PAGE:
The dangerous SMSF property cocktail

Both Chinese investors and SMSF buyers are competing for inner Melbourne and Sydney apartments. The danger is prices may rise too high and then fall sharply.

It’s not just the Chinese who are having a love affair with Australian residential property – self-managed funds are now jumping on board in a big way.

To the extent that both are competing in the same market – inner city apartments and certain suburbs of Sydney and Melbourne – we have a dangerous cocktail.

The size of the self-managed funds investment in residential property was yesterday revealed for the first time in the annual superannuation trends survey by SMSF Professionals’ Association of Australia (SPAA) and Russell Investments.

The survey shows that lower interest rates saw the proportion of self-managed funds invested in term deposits and cash fall from 33.9 per cent to 31 per cent. But the self-managed funds still don’t trust shares and so, despite the market rise, the proportion of funds in equities actually eased from 37.1 to 36.1 per cent. The winner was residential property, which sky rocketed from 5.6 per cent in 2012 to 9.9 per cent in 2013.

It would appear that a great deal of the self-managed fund investment has been directed at the four big banks and Telstra, which have been seen as income generators. For capital growth instead of buying shares they have preferred residential property, aided by the new leverage rules. Remember that self-managed funds control just under one third of the superannuation market so this is a significant development. And it’s not surprising because most large companies from BHP down have ignored one third of the superannuation funds market and explained their strategies to big institutions. The self-managed funds responded by taking their equity money into what they knew – residential property.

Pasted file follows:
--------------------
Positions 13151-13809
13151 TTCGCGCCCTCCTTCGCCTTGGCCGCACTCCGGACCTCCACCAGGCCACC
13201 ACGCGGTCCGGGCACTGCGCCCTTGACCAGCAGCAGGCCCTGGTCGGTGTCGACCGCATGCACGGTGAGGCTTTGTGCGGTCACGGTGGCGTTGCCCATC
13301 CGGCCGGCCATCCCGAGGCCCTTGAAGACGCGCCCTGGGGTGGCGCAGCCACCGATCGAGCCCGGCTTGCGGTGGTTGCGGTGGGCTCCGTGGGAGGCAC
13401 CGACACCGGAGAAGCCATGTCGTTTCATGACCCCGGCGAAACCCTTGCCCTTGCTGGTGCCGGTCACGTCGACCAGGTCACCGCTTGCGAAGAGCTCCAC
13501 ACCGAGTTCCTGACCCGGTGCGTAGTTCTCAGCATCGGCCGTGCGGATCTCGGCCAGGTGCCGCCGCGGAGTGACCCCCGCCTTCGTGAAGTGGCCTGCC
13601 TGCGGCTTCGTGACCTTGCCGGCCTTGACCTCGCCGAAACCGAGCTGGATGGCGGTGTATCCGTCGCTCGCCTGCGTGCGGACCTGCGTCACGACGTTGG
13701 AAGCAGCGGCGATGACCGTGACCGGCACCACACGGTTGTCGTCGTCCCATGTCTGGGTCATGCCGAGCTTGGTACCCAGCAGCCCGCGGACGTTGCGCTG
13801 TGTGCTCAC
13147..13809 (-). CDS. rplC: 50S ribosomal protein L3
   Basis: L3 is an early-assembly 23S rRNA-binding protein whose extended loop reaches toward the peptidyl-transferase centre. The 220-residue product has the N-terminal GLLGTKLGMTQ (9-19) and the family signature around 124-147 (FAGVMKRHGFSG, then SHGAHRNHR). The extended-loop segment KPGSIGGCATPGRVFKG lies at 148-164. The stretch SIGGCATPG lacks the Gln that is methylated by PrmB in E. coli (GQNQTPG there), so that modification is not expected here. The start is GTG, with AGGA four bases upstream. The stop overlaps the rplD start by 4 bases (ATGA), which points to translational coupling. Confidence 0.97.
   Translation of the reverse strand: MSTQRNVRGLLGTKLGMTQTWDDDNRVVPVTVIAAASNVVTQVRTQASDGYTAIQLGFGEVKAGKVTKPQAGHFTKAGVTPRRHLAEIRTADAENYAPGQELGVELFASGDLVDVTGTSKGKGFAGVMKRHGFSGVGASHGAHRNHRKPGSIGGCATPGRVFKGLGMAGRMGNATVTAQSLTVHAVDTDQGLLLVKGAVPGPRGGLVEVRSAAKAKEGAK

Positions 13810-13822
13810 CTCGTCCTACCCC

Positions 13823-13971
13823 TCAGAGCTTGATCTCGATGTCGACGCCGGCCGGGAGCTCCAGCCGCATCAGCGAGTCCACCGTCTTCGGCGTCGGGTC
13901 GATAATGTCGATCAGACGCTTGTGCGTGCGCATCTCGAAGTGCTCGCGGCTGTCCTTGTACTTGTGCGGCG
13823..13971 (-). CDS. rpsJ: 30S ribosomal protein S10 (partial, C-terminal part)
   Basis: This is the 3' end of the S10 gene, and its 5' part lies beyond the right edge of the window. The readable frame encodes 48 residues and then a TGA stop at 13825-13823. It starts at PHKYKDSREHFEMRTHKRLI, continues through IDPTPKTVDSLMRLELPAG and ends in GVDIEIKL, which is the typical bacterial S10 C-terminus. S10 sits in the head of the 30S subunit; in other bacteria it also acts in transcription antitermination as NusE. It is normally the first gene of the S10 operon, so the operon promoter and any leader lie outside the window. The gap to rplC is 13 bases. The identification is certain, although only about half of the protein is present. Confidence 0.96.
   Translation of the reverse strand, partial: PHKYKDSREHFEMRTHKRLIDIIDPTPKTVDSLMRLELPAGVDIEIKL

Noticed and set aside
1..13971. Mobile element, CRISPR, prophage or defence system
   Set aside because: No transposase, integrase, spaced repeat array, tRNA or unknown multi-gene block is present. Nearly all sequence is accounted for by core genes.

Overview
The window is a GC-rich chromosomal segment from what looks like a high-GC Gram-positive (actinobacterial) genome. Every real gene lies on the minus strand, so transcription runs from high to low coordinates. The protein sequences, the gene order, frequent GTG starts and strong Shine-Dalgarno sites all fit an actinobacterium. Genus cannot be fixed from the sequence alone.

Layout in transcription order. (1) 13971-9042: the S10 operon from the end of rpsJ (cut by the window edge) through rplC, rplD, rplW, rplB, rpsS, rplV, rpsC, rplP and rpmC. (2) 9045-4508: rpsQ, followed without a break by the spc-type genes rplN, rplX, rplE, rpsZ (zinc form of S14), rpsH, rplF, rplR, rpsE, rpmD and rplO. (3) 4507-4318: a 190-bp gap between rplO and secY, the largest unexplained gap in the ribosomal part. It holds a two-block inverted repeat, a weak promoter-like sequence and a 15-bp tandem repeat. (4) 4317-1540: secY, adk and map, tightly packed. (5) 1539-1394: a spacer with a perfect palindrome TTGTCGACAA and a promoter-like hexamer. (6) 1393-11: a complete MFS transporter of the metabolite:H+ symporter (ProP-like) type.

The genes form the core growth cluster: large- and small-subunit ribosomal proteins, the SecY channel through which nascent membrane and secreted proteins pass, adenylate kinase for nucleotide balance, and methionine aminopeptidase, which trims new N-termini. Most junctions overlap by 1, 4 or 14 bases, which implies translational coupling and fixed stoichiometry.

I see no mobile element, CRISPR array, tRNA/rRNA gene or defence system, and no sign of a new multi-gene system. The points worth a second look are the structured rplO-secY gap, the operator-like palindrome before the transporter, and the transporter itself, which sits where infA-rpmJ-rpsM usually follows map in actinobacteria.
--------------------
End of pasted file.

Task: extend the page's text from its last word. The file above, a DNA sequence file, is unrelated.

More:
Yesterday I explained the feverish activity taking place in the mainland Chinese community as they buy existing dwellings and off the plan. And this has attracted Chinese developers into the property market (Chinese money is driving a housing glut, February 18).

Given the size of self-managed superannuation this means that with just under 10 per cent of their money devoted to residential property they have become a very powerful buyer. My guess is that while they are not as large as the Chinese residential buying contingent they have become very important and of course, as always, negative geared individual investors are a force.

The combination of the Chinese, the self-managed funds and negatively geared investors means that it is very expensive for first home buyers to compete in inner city and other areas that are dominated by these investor trends. When groups of investors are all attracted to the same type of investment at the same time it often pushes prices much higher than is justified. This is the hidden danger behind that switch in self-managed fund investment strategies. The self-managed funds have seen that over a long period of time bricks and mortar investments performed well and doesn’t have anywhere near the volatility of the share market and that’s why dwellings are attracting superannuation money out of cash.

To the extent that self-managed funds are buying residential property outside the areas where Chinese are buying, faith in residential property may work longer term. But where self-managed funds are competing with the Chinese, watch out.

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